And much of this season is about the Queen and her connection with humanity. The chaos of Diana’s presence in their lives to the general unrest within the royal family is there. The rolling consequences of Thatcherism are too. In what might be the best episode in an already outstanding season, we follow the day-to-day life of Michael Fagan (Tom Brooke), the man who infamously broke into the Queen’s bedroom.

In following Fagan’s life in the days before his notorious stunt, we see how dire life has gotten for the subjects of the realm. Long unemployment lines and the bootstrap rhetoric of indifferent officials lend a grim, almost dystopian feel to Fagan’s life. It’s only through Fagan’s eyes that we see what Buckingham looks like in the modern world: ostentatious, gaudy, and a bit run down, with cracked plaster and peeling paint.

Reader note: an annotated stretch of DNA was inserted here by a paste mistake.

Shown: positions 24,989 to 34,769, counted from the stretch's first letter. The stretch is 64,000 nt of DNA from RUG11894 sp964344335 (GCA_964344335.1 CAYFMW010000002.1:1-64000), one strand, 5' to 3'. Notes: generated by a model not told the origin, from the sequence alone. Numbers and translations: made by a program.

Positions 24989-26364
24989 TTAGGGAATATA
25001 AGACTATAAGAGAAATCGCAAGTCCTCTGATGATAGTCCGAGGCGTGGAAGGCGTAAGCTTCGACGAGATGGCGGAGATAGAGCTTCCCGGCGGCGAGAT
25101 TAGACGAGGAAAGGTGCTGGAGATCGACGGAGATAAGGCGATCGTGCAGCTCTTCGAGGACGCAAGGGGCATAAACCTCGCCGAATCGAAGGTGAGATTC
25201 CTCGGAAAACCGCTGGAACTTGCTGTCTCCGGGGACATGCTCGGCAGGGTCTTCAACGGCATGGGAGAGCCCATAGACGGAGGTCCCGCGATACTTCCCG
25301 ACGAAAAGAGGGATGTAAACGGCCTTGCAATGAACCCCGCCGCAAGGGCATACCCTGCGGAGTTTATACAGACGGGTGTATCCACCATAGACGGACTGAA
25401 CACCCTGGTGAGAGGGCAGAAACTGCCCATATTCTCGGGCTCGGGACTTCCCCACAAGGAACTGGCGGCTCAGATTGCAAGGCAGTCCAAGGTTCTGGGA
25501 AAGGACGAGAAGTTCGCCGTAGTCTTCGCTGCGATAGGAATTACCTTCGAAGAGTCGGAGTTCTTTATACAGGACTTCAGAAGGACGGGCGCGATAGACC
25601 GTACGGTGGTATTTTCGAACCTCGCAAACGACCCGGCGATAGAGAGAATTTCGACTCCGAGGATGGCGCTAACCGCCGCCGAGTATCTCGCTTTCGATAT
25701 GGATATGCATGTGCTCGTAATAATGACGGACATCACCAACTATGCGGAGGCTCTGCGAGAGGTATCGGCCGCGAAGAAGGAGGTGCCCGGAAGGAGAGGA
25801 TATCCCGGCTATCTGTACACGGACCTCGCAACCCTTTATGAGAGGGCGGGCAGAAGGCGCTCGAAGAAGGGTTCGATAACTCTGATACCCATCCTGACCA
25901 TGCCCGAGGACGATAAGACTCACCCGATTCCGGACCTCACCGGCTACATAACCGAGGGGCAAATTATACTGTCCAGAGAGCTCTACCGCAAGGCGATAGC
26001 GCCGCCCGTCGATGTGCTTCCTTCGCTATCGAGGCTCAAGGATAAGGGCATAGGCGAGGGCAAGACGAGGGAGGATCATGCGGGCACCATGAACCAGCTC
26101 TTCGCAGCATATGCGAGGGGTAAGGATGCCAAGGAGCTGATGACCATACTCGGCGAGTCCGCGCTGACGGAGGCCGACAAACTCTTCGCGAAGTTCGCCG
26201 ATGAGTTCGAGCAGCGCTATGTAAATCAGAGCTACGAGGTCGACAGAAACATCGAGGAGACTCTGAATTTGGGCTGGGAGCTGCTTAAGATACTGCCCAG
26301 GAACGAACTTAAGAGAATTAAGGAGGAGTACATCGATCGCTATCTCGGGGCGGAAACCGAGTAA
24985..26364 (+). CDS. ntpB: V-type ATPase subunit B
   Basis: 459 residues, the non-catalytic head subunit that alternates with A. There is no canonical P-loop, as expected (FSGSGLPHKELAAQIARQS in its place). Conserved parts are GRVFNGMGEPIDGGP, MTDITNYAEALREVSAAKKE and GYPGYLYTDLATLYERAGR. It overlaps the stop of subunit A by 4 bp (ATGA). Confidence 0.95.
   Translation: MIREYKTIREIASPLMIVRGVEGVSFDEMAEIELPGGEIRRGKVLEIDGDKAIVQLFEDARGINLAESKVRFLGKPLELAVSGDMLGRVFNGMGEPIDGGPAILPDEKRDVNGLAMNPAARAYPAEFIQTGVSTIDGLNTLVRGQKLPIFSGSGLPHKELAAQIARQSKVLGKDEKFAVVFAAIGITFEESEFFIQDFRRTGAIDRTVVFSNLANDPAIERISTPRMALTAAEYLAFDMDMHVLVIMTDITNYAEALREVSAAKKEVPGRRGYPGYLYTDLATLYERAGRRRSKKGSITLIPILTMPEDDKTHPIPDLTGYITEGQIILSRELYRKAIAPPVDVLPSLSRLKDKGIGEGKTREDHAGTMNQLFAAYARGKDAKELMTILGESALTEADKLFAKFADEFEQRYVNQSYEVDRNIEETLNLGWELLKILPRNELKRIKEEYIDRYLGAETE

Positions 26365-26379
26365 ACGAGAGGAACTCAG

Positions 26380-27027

Anderson’s brilliant portrayal shows the prime minister at her most human and her most inhumane.

And the cracks aren’t just showing on the palace walls, but also in the palace occupants. And while the Queen’s children may have moved into Margaret’s (Helena Bonham Carter) place as the Royal Black Sheep and Troublemakers of the Realm, no one stirs up more drama than Charles. O’Connor turns in a terrific performance of the Prince of Wales, who just wants to sit in his estate and read books, look at his garden, and simp for his married girlfriend, Camilla Parker-Bowles (Emerald Fennell). The family fairly shoves Diana Spencer at him after she manages to sail through her own Balmoral Tests with flying colors. At times Charles is sympathetic. At other times he’s just pathetic, jealous of his glamorous wife’s attention, whom he didn’t even want to marry.